University of Exeter
Researchers at the University of Exeter are exploring the psychosocial barriers to physical activity and physical activity promotion via a series of qualitative interview studies, systematic reviews and surveys. Data will help inform the development of interventions to support multidisciplinary teams prescribe physical activity, and to support adolescents with CF to be more active. For more information contact Dr Sarah Denford (S.Denford@Exeter.ac.uk) Dr Alan Barker (A.R.Barker@Exeter.ac.uk) or Professor Williams (C.A.Williams@Exeter.ac.uk)
A trial investigating digital physical activity promotion interventions for young people with cystic fibrosis.
Being more physically active has important health benefits for everyone. As a result, achieving recommended weekly physical activity levels is encouraged within the UK. People with cystic fibrosis (CF) can obtain extra benefits, including improved lung function, as well as many psychological and social benefits.
This feasibility trial will help establish whether digitally delivering physical activity promotion material is accessible, usable, and engaging in supporting young people with CF to be more physically active.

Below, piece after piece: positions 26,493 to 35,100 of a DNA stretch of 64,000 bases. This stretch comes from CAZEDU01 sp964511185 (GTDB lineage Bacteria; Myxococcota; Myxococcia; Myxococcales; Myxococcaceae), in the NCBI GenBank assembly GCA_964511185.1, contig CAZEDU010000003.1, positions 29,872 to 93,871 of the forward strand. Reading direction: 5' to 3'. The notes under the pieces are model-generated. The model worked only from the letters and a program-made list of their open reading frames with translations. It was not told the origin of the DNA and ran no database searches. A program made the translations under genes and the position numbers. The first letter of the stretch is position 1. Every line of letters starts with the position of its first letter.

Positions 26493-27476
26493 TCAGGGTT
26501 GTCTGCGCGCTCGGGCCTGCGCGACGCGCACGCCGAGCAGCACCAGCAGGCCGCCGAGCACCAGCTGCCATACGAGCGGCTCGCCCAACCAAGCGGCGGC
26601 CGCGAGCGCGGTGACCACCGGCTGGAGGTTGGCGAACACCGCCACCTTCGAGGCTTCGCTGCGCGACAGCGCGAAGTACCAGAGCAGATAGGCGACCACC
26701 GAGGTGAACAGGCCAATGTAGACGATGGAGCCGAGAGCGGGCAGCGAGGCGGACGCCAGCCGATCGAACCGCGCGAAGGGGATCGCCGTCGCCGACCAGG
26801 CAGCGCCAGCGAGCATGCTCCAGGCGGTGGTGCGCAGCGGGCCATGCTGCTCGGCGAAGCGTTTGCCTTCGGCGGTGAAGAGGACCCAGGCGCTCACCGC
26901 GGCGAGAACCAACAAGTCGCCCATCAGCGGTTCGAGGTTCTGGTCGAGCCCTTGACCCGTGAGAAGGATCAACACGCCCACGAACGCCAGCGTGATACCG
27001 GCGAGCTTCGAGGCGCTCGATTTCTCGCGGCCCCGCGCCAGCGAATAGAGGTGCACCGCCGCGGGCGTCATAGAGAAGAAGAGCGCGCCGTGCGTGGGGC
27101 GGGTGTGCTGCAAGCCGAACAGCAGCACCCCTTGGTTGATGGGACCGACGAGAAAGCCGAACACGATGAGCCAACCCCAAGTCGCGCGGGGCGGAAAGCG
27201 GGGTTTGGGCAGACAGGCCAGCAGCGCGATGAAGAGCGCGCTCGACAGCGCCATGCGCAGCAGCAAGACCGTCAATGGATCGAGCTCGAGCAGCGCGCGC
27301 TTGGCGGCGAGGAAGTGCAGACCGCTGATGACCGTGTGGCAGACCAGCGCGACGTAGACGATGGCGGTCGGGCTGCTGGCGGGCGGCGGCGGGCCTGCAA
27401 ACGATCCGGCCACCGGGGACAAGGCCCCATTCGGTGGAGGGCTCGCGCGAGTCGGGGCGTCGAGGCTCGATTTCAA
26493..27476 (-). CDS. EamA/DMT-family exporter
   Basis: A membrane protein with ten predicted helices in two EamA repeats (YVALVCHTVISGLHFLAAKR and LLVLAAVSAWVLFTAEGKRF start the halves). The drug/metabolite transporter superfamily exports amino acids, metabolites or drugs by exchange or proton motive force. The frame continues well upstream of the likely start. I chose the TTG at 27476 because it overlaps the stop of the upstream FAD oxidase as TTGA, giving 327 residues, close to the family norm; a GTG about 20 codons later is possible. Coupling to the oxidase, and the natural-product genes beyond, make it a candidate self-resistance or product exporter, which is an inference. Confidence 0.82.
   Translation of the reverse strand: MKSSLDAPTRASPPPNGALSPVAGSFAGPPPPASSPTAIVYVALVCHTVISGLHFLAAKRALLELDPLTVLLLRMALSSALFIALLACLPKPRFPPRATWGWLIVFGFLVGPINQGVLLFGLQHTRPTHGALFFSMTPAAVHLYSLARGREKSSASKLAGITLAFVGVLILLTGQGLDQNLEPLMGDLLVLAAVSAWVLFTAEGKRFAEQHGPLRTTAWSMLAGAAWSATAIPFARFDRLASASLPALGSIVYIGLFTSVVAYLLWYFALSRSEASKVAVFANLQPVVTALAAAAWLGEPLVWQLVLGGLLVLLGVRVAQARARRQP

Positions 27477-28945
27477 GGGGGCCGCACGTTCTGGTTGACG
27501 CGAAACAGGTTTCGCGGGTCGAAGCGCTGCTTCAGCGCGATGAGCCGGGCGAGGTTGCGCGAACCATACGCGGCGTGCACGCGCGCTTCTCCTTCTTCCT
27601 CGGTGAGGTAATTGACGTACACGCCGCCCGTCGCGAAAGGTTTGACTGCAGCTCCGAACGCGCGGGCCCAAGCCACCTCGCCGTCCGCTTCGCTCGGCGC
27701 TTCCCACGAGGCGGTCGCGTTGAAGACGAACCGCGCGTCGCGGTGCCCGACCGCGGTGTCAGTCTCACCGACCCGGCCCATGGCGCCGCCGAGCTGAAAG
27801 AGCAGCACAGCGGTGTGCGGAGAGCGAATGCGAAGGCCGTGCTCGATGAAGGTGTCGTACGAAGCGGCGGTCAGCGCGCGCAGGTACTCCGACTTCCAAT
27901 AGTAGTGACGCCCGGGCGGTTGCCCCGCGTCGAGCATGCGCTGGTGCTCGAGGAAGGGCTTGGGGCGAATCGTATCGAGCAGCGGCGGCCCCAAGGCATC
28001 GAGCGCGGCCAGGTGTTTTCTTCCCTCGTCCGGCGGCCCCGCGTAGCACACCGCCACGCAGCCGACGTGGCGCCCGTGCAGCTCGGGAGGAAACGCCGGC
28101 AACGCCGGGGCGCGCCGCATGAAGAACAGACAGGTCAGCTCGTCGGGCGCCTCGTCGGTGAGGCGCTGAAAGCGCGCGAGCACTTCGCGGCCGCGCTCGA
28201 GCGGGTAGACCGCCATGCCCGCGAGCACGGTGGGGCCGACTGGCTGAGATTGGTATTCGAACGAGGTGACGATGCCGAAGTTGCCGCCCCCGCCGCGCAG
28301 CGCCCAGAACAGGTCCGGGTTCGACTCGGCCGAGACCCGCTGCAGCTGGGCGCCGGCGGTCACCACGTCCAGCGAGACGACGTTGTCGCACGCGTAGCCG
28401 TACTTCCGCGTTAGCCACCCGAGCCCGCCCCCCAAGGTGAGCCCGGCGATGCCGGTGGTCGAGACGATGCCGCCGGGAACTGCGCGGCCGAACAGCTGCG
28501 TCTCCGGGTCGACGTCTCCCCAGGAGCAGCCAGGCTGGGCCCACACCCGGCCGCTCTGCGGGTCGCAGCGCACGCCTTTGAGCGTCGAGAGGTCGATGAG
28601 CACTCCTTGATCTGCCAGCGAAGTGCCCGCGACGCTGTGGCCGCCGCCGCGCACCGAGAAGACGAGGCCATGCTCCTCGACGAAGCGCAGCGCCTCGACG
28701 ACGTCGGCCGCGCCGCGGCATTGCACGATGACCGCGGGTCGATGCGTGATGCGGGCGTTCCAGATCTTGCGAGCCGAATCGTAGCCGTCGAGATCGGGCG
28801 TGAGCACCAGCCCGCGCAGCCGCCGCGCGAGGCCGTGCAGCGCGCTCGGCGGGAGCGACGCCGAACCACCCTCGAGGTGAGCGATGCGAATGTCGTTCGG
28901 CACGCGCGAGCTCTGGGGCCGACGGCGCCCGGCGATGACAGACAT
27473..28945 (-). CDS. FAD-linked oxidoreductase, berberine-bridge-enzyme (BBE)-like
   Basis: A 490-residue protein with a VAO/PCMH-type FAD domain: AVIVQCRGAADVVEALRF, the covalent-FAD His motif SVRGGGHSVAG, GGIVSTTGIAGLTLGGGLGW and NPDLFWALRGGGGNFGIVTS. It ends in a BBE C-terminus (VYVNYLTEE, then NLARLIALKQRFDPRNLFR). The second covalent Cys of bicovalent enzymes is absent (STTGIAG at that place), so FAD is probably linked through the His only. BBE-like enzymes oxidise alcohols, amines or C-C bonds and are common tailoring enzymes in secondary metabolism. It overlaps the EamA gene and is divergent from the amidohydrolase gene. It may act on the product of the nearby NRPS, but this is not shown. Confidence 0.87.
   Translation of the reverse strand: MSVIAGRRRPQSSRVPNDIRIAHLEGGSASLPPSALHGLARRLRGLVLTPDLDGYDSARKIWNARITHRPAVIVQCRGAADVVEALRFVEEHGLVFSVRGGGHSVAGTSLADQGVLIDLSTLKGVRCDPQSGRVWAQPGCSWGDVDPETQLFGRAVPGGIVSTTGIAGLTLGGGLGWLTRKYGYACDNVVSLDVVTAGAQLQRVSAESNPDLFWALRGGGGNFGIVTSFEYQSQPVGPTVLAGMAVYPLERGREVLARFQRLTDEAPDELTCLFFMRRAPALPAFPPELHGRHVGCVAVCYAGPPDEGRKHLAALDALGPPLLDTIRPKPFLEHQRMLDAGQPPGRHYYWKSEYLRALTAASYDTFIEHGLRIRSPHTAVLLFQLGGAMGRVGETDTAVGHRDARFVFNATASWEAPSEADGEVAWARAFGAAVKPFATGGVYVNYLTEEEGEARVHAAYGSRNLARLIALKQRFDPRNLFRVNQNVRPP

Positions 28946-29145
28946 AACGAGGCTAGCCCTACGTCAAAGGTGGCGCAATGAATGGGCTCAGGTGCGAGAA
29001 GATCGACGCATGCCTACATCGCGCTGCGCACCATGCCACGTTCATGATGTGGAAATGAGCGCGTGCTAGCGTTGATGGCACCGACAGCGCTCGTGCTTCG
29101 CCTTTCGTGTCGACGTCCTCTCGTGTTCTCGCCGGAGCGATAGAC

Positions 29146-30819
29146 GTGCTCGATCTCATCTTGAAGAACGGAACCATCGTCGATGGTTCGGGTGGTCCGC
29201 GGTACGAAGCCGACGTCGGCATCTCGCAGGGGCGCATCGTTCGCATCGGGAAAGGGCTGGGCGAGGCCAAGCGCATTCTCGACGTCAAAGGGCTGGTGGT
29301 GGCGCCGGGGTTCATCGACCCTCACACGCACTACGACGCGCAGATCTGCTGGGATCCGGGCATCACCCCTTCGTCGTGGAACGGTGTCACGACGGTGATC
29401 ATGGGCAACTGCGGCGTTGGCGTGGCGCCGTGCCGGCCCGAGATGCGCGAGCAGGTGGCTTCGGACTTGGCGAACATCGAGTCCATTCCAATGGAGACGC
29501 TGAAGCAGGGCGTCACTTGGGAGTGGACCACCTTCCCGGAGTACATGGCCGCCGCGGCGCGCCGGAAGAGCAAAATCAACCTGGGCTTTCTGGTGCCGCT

This trial will also help to establish if the things that we would like to do in a bigger trial are even possible and acceptable to young people with CF. For example, we would like to use this trial to check if it is possible to recruit enough participants over an acceptable period, and if young people with CF are able and willing to: (a) complete the required questionnaires, (b) take part in interviews, and (c) wear activity monitors at different timepoints during the trial.
The total time commitment for participation is 6-months, with data collection taking place at the following timepoints: (1) at the start of the trial (baseline), (2) after 1-month of trial participation, and (3) after 6-months of trial participation. Access to the digitally delivered physical activity promotion material will be provided throughout this 6-month period.
This trial is open to anyone aged between 12 and 18 years old with a confirmed CF diagnosis and access to the internet (via any device). Please note that you do not need to be receiving your care from the CF centres listed as ‘running this trial’ to take part in this trial.
The full study details and how to get involved can be found in the Participant Information Sheets below.
For potential participants between 16 and 18 years of age see: Participant information sheet for 16yrs and older (v4)
For potential participants between 12 and 15 years of age, please see both the:
- Information sheet for parents of those under the age of 16
- Participant information for those under the age of 16
If you would like to take part, you will be asked to provide informed consent (provided below for information only at this stage).
- participant assent (12-15yrs) 308638_Digi_PA_for_Youth_CF_Assent_Form_12-15yo_V3.0_15_11_22